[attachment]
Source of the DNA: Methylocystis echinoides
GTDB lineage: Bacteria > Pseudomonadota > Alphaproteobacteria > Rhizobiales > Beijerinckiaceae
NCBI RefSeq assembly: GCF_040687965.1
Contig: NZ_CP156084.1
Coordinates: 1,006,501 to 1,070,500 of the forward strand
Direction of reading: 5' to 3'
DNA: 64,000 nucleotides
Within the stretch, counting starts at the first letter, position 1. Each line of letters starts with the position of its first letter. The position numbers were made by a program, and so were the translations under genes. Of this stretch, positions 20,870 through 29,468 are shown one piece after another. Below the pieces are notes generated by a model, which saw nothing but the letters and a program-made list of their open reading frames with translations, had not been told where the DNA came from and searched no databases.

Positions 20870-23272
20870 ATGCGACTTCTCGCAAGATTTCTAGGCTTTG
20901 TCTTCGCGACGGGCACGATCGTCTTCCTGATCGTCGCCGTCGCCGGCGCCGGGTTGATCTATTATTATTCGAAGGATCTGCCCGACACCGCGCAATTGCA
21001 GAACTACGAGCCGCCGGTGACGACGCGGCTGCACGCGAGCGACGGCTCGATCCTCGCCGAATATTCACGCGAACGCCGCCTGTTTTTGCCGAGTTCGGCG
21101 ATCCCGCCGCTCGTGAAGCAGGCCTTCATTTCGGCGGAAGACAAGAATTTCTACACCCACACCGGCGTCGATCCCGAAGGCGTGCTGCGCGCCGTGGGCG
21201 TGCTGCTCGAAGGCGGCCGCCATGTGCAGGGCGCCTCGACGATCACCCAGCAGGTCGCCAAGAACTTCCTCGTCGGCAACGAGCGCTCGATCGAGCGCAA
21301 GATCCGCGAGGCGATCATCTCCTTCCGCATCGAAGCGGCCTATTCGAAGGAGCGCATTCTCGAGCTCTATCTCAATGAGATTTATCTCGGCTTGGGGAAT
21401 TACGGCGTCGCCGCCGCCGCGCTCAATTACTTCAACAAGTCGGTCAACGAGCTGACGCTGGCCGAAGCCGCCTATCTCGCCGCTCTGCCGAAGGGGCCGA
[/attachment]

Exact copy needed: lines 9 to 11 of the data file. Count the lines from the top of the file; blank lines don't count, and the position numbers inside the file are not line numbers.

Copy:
Positions 20870-23272
20870 ATGCGACTTCTCGCAAGATTTCTAGGCTTTG
20901 TCTTCGCGACGGGCACGATCGTCTTCCTGATCGTCGCCGTCGCCGGCGCCGGGTTGATCTATTATTATTCGAAGGATCTGCCCGACACCGCGCAATTGCA